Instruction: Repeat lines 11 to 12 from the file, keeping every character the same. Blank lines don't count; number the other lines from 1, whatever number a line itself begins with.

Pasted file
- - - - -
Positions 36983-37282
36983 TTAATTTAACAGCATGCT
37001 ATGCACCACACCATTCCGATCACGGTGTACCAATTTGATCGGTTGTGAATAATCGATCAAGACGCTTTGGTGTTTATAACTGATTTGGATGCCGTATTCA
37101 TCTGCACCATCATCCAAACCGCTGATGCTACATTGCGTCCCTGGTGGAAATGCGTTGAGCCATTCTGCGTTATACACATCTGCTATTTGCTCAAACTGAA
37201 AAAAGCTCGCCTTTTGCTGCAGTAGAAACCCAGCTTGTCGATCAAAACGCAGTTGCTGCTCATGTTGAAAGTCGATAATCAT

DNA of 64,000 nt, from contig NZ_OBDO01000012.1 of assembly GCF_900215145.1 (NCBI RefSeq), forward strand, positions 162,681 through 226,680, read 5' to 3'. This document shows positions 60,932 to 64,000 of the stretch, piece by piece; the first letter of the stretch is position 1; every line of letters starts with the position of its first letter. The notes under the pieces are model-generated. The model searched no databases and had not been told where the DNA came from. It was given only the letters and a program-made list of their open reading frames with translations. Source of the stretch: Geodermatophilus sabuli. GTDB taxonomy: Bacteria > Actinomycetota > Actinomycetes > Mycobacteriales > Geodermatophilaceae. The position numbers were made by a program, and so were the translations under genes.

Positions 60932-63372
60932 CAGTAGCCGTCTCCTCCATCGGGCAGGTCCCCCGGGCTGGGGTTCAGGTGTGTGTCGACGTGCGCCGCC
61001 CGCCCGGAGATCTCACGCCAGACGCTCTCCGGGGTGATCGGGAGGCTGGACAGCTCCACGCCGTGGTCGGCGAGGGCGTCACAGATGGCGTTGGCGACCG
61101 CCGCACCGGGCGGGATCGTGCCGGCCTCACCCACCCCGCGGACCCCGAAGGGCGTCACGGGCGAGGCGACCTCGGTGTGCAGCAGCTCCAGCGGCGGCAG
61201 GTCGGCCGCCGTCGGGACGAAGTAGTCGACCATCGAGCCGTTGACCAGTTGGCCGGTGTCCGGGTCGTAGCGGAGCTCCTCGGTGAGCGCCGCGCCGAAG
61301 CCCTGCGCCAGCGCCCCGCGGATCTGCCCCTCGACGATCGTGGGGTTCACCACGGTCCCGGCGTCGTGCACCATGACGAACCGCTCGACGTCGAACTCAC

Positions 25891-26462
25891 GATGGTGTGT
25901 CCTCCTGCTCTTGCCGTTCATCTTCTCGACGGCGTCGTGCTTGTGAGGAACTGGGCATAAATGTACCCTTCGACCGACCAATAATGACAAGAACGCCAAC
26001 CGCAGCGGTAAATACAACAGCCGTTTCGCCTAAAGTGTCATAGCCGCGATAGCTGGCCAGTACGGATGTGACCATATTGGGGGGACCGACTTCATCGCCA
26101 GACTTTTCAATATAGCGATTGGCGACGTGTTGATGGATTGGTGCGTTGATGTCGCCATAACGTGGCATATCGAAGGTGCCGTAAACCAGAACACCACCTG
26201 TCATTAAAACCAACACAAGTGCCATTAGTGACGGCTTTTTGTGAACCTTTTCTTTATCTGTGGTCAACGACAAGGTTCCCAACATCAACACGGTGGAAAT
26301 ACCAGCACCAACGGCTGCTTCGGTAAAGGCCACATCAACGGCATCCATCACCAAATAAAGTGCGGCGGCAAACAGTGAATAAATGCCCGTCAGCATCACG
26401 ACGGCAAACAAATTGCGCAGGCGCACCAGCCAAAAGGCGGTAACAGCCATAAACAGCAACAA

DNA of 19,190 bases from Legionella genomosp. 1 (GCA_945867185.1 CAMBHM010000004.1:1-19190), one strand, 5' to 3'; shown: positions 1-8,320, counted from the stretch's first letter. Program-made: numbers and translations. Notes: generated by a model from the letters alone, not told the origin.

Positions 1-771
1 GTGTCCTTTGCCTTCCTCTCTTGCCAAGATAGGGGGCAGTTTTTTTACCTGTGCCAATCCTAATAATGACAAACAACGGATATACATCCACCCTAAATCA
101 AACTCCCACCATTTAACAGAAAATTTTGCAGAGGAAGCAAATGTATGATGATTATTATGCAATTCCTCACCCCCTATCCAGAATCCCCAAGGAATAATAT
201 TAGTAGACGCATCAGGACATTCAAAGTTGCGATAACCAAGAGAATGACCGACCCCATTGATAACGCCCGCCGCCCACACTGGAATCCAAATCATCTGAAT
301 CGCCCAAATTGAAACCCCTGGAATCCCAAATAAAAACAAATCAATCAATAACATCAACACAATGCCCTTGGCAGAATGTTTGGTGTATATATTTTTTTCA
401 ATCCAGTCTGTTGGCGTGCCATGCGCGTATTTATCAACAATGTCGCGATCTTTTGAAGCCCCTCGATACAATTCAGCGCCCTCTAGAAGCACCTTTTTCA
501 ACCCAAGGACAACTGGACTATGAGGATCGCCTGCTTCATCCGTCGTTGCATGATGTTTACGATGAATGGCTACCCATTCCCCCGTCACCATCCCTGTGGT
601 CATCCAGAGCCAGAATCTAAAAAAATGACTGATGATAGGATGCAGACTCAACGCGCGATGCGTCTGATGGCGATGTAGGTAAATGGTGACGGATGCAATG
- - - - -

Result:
61201 GTCGGCCGCCGTCGGGACGAAGTAGTCGACCATCGAGCCGTTGACCAGTTGGCCGGTGTCCGGGTCGTAGCGGAGCTCCTCGGTGAGCGCCGCGCCGAAG
61301 CCCTGCGCCAGCGCCCCGCGGATCTGCCCCTCGACGATCGTGGGGTTCACCACGGTCCCGGCGTCGTGCACCATGACGAACCGCTCGACGTCGAACTCAC